Eye For Film >> Movies >> We Did It On A Song (2014) Film Review
We Did It On A Song
Reviewed by: Michael Pattison
David André’s We Did It On a Song is a docudrama musical with heart and charm, in which six 17-year-olds head towards that ominous threshold of adulthood as they near their end-of-school exams and the uncertain prospects of Real Life. Familial expectations are exacerbated by the gloomy social forecast: the film is shot in Boulogne-sur-Mer, a French city whose 45,000 inhabitants are currently enduring the disastrous consequences of prolonged deindustrialisation. With an original title Chante Ton Bac d'Abord recalling Maurice Pialat’s casually freeform and similar tonal curio Passe Ton Bac D’abord (1978), We Did It On A Song is a confident and crowd-pleasing boundary-pusher — at least stylistically speaking.
At the moment at which the film snaps into song, with lead character Gäelle beginning to sing on a public bus, it becomes clear that André isn’t too bothered about keeping up appearances with regard to documentary authenticity. Put another way, the comparatively elaborative shot selection and the editorial style during the musical numbers themselves are the stuff of narrative filmmaking. And yet, between what are palpably the products of numerous re-takes and rehearsals, the film retains an undeniably doc-like sensibility. Working closely with his selected cast, André has allowed these youngsters to express their current fears and anxieties in a distinctive and personalised way. The lyrics are the teenagers’ own.
After her exams, Gäelle wishes to attend art school, much to her father’s alarm. His concerns are, however, purely financial: rather than being tyrannically dismissive, he is largely understanding of his daughter’s ambitions, and his conservatism is painted as the result of his own years of hardship. Gäelle’s friends also come from working-class homes. Relatably ordinary, each has a likeable personality and a healthy relationship with their parent(s). There is no over-dramatised melodrama here.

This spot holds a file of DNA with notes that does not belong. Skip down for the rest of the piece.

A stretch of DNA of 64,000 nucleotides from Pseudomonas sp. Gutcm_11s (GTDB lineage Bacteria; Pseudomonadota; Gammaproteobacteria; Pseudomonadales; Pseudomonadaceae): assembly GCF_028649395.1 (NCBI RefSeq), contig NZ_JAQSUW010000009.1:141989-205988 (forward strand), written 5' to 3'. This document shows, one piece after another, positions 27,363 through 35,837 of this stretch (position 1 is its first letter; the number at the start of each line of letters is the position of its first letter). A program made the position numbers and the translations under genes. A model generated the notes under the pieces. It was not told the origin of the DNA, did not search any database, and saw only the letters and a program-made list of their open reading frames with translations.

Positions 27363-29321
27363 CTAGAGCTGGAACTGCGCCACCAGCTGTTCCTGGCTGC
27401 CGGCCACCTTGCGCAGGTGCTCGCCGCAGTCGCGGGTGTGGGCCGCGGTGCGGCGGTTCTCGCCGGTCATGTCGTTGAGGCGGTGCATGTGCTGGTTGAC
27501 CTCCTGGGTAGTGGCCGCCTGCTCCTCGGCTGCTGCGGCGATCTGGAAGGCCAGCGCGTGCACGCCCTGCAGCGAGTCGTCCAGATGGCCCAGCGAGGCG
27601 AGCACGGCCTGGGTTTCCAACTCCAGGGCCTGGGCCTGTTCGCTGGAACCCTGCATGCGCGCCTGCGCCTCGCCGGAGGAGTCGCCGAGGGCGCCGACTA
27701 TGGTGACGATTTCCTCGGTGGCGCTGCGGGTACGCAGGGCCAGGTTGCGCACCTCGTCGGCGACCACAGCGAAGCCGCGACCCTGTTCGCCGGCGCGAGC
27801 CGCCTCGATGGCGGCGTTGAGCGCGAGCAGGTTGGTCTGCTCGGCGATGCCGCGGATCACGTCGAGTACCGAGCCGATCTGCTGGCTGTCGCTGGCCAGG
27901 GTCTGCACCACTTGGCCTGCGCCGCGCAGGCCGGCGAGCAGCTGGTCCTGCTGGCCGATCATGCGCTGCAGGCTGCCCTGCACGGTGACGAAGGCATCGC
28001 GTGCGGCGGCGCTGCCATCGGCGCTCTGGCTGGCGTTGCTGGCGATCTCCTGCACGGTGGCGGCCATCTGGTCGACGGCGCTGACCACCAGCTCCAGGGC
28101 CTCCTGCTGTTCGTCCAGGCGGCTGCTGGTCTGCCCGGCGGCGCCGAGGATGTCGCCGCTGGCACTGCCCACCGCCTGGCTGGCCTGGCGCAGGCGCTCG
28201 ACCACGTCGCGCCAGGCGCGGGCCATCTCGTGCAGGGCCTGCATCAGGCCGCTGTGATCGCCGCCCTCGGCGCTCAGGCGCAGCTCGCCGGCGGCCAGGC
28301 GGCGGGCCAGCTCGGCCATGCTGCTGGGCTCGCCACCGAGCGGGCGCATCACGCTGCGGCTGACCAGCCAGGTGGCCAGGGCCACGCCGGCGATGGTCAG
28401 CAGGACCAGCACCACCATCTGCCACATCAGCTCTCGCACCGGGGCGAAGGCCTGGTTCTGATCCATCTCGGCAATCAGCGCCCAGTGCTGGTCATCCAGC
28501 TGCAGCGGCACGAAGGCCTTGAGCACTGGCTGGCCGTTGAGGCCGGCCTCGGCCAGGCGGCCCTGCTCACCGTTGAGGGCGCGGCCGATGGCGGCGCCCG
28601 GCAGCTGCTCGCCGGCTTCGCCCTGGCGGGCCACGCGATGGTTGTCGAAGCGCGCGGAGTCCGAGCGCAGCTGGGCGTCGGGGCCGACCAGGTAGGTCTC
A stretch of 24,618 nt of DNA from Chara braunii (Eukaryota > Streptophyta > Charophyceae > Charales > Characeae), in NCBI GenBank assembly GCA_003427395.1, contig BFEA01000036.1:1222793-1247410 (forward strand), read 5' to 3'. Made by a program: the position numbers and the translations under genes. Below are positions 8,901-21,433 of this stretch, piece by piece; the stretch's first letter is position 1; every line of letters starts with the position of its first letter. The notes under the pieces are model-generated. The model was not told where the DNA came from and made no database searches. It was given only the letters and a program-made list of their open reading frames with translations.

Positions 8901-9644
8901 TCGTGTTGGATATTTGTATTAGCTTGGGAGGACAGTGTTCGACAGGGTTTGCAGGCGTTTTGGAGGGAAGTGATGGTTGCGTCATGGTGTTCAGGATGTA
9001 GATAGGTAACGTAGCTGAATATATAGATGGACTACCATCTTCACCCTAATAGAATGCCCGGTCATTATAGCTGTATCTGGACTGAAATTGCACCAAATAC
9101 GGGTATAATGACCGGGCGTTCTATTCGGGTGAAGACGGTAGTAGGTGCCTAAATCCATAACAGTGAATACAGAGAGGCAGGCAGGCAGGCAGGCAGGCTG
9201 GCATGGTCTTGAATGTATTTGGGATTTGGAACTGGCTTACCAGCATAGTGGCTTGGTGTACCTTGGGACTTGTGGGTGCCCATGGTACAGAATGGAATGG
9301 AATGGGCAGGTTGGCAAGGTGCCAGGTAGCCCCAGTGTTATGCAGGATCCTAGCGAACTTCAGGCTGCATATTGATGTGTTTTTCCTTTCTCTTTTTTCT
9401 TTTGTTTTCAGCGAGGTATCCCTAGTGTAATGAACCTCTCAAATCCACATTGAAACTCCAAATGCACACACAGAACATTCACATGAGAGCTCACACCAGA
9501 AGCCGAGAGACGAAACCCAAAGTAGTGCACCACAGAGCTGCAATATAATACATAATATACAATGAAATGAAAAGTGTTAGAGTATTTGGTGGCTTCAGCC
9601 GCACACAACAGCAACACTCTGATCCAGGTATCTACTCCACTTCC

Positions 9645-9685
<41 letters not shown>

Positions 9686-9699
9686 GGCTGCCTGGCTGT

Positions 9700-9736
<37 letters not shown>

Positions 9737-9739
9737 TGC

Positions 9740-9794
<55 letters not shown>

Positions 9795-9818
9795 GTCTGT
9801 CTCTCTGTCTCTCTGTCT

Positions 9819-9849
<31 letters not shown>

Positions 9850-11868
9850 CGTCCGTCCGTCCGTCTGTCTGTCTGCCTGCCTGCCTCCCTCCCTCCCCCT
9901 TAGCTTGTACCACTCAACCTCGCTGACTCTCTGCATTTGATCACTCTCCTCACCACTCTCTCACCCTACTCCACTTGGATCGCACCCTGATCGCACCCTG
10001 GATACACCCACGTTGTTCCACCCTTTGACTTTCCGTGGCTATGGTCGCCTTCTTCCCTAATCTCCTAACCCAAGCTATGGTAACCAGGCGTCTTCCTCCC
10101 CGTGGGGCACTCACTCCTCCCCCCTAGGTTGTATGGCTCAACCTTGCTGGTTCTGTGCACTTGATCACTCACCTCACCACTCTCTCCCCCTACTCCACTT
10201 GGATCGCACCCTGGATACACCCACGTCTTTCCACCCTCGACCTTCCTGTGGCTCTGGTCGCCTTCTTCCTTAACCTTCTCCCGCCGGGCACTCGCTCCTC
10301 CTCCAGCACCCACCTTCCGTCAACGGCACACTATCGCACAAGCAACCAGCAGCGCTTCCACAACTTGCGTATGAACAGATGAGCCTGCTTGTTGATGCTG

To a fault, perhaps. But for its musical numbers, the film does little — or isn’t in a position to do more — with its characters, regarding both their individual situations and their collective plight. On the one hand, it is to André’s credit that he has embarked upon a project about as under-represented a part of France as Boulogne-sur-Mer. In addition, the songs add zest and energy. On the other hand, such experimentation brings its own limitations, and the deceptively ambitious aim to keep one foot firmly in the documentary door seemingly precludes the filmmaker from going beyond the immediate situation and making a more damning and concrete assessment of the problems facing the working classes and younger generations of France today. Perhaps it’s something to think about for the sequel — should there be one.Reviewed on: 24 Mar 2014